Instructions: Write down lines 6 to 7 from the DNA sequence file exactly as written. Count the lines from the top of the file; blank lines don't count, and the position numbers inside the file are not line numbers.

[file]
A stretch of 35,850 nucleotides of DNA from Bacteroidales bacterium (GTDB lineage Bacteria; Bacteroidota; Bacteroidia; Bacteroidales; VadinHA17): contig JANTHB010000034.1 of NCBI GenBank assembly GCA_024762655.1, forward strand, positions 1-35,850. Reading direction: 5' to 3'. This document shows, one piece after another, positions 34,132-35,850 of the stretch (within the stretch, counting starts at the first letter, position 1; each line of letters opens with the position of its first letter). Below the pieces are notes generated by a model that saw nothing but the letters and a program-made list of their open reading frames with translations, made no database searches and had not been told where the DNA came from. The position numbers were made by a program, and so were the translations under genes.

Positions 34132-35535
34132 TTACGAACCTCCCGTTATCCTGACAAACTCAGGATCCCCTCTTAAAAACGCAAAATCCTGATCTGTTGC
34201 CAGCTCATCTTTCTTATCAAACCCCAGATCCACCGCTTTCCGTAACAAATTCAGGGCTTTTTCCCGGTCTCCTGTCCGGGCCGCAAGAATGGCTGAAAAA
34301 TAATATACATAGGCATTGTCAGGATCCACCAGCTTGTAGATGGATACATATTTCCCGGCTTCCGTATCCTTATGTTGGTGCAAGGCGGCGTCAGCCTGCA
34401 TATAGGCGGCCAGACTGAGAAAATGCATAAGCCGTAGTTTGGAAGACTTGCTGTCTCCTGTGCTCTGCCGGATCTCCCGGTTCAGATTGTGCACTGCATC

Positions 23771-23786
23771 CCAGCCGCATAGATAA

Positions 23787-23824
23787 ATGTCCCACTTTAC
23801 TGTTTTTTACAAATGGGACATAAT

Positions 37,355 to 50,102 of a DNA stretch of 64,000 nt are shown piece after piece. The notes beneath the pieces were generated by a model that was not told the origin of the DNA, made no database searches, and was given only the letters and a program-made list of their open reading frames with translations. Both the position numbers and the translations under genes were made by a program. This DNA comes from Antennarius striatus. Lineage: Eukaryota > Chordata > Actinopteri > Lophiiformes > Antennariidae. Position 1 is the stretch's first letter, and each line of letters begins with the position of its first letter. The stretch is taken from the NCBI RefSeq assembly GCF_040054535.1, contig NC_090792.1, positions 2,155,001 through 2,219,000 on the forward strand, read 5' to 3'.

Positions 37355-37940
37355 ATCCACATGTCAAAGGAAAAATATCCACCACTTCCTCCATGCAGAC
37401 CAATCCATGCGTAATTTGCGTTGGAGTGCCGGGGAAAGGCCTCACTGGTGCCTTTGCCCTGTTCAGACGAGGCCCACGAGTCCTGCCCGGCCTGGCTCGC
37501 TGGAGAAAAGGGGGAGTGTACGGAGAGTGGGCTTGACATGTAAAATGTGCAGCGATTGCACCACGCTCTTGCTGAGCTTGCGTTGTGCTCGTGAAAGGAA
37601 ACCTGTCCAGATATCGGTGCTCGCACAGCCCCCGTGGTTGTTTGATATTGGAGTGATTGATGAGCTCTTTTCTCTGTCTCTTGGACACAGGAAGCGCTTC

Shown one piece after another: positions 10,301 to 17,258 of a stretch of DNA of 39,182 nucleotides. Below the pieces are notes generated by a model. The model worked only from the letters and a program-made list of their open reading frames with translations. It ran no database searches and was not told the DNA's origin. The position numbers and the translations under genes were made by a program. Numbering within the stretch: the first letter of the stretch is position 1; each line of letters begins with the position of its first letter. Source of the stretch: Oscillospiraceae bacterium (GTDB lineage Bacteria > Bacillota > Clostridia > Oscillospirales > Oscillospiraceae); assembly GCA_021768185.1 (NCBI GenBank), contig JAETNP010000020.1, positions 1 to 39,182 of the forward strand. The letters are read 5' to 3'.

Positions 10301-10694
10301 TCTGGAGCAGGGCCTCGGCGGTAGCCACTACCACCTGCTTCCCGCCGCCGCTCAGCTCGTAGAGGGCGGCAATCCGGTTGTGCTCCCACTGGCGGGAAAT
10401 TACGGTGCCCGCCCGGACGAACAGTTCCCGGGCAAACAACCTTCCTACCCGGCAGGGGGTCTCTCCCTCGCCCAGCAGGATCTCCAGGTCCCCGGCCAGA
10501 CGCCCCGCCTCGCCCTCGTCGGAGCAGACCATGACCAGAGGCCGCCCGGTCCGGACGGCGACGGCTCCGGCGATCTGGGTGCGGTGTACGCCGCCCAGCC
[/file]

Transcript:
34401 TATAGGCGGCCAGACTGAGAAAATGCATAAGCCGTAGTTTGGAAGACTTGCTGTCTCCTGTGCTCTGCCGGATCTCCCGGTTCAGATTGTGCACTGCATC

Positions 23771-23786